Today, 24th April 2015, is Fashion Revolution Day.
Every year on this day we commemorate the Rana Plaza disaster, in which two years ago 1133 garment factory workers lost their lives and hundreds more were injured in the Bangladeshi capital of Dhaka.
I really can’t, in good faith, describe myself as an ethical fashionista. I can’t say I spare much thought for where my clothes are coming from, what the story behind them is. I might think of them lying in piles in some abstract Topshop warehouse, or in plastic bags with my name on in the dispatch heap at Asos. I feel completely detached from the actual production process – more than detached in fact, because I don’t think about it happening at all. I suppose the fact that there are SO MANY identical dresses in that warehouse pile make it feel, in a way, like those dresses just phantomatically ‘exist’. At a stretch, maybe a machine made them. Not a person like you and me. Certainly not an underpaid, maltreated and malnourished person that is nothing like you and me.
I do realise that is very silly. I don’t really believe machines operate themselves. And obviously the last thing I want to do is enable a business model founded on the principles of greed and exploitation. The thing is that that business model is ensuring that ‘brands and factory owners are making huge profits, the Bangladeshi government is ensuring employment, albeit of poor quality, is provided to its most marginalised people, and consumers can buy extremely cheap clothes. It also means that in Europe the brands can keep prices low at a time of wage deflation and austerity’ (theguardian.com). All of the above allows for it to be argued that hey, maybe poor working conditions are just a necessary, and temporary evil. Until 1133 people die and that argument becomes harder to back up. Enter Fashion Revolution, a ‘global coalition of designers, academics, writers, business leaders and parliamentarians calling for systemic reform of the fashion supply chain’, who believe that ‘1133 is too many people to lose from the planet in one factory, on one terrible day without that standing for something‘.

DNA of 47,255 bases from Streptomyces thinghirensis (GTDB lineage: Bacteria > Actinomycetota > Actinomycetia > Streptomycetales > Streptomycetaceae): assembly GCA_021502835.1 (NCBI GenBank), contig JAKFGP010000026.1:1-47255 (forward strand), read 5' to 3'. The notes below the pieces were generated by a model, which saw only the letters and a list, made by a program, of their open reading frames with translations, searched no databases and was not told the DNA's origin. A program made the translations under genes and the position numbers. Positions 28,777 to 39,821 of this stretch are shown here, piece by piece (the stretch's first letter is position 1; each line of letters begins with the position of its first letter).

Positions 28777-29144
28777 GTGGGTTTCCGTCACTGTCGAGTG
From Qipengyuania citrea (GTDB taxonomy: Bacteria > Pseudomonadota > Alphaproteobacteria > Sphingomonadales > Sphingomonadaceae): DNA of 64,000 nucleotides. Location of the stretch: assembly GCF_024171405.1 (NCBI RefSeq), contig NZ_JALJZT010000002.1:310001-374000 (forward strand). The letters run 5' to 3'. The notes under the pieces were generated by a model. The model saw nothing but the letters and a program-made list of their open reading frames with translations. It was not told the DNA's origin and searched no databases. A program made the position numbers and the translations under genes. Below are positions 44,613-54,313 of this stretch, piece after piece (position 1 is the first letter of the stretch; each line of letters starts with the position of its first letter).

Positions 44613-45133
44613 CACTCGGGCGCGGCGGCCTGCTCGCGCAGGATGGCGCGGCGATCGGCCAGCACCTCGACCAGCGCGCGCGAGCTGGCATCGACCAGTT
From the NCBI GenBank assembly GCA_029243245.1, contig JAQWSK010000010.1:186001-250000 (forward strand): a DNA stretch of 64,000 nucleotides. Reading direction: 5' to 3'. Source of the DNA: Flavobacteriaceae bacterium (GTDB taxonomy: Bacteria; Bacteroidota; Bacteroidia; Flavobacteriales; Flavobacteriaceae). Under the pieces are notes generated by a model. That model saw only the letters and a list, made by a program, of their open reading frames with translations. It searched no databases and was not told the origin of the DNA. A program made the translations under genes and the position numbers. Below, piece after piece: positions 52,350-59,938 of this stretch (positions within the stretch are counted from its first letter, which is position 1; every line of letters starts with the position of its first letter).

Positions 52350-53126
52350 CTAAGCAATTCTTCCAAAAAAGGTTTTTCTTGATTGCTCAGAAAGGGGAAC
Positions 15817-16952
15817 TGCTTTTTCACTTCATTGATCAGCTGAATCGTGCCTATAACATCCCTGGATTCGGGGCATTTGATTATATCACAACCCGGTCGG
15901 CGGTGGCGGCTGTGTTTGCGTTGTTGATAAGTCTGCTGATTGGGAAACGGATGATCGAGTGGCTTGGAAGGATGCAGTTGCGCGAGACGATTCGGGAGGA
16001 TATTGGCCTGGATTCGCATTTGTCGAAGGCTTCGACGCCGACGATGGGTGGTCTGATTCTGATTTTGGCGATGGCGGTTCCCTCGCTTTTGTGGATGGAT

What makes ventures like Fashion Revolution so uncomfortable is that they make us realise the extent to which we have been repressing logic and empathy in favour of convenience. And when most of us continue to buy from the high street (because let’s face it – when all is said and done, and all the inside-out selfies have fallen to the bottom of our feeds – we will probably be just as ready to splash some of that payday weekend cash), that little niggle of discomfort will nevertheless resurface from time to time. That’s a start, right?
Let’s also take solace from the fact that we are not alone – this is not your lonely battle against the powers that be. The fashion world is such a powerful place, home to some of the world’s greatest creative minds. We are in this with all of those minds. ‘The true cost of the current fashion business model must not be forgotten: complacency and distraction means unless we stamp our resolve here and now, incidents such as Rana Plaza will be dismissed as an unfortunate reality of contemporary life. We must not allow that to happen’. I am confident that together, eventually, we will conquer that idea.
So in the spirit of togetherness, the power of social media, and doing something here is my inside-out selfie. A big thank you to whoever made my clothes.